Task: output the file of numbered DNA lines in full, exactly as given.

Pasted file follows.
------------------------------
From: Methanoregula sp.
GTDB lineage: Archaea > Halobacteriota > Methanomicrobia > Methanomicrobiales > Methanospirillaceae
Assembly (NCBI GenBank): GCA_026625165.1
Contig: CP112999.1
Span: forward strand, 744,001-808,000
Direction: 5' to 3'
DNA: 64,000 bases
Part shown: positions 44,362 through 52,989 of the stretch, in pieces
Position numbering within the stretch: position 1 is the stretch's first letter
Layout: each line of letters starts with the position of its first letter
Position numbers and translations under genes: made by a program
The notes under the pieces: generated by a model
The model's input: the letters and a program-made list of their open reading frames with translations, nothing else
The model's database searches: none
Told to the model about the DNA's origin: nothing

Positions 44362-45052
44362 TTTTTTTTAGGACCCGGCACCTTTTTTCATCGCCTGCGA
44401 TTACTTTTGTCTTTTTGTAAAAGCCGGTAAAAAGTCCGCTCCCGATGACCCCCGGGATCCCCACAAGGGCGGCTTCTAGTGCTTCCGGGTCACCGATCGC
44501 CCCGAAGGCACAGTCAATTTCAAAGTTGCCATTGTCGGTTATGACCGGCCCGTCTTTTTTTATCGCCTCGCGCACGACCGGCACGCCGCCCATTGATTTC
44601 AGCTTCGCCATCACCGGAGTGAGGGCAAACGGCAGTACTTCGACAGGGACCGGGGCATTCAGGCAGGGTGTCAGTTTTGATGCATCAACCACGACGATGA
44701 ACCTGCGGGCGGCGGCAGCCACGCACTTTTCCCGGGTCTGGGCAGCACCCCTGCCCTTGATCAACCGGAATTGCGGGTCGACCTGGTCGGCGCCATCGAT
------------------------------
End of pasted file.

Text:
From: Methanoregula sp.
GTDB lineage: Archaea > Halobacteriota > Methanomicrobia > Methanomicrobiales > Methanospirillaceae
Assembly (NCBI GenBank): GCA_026625165.1
Contig: CP112999.1
Span: forward strand, 744,001-808,000
Direction: 5' to 3'
DNA: 64,000 bases
Part shown: positions 44,362 through 52,989 of the stretch, in pieces
Position numbering within the stretch: position 1 is the stretch's first letter
Layout: each line of letters starts with the position of its first letter
Position numbers and translations under genes: made by a program
The notes under the pieces: generated by a model
The model's input: the letters and a program-made list of their open reading frames with translations, nothing else
The model's database searches: none
Told to the model about the DNA's origin: nothing

Positions 44362-45052
44362 TTTTTTTTAGGACCCGGCACCTTTTTTCATCGCCTGCGA
44401 TTACTTTTGTCTTTTTGTAAAAGCCGGTAAAAAGTCCGCTCCCGATGACCCCCGGGATCCCCACAAGGGCGGCTTCTAGTGCTTCCGGGTCACCGATCGC
44501 CCCGAAGGCACAGTCAATTTCAAAGTTGCCATTGTCGGTTATGACCGGCCCGTCTTTTTTTATCGCCTCGCGCACGACCGGCACGCCGCCCATTGATTTC
44601 AGCTTCGCCATCACCGGAGTGAGGGCAAACGGCAGTACTTCGACAGGGACCGGGGCATTCAGGCAGGGTGTCAGTTTTGATGCATCAACCACGACGATGA
44701 ACCTGCGGGCGGCGGCAGCCACGCACTTTTCCCGGGTCTGGGCAGCACCCCTGCCCTTGATCAACCGGAATTGCGGGTCGACCTGGTCGGCGCCATCGAT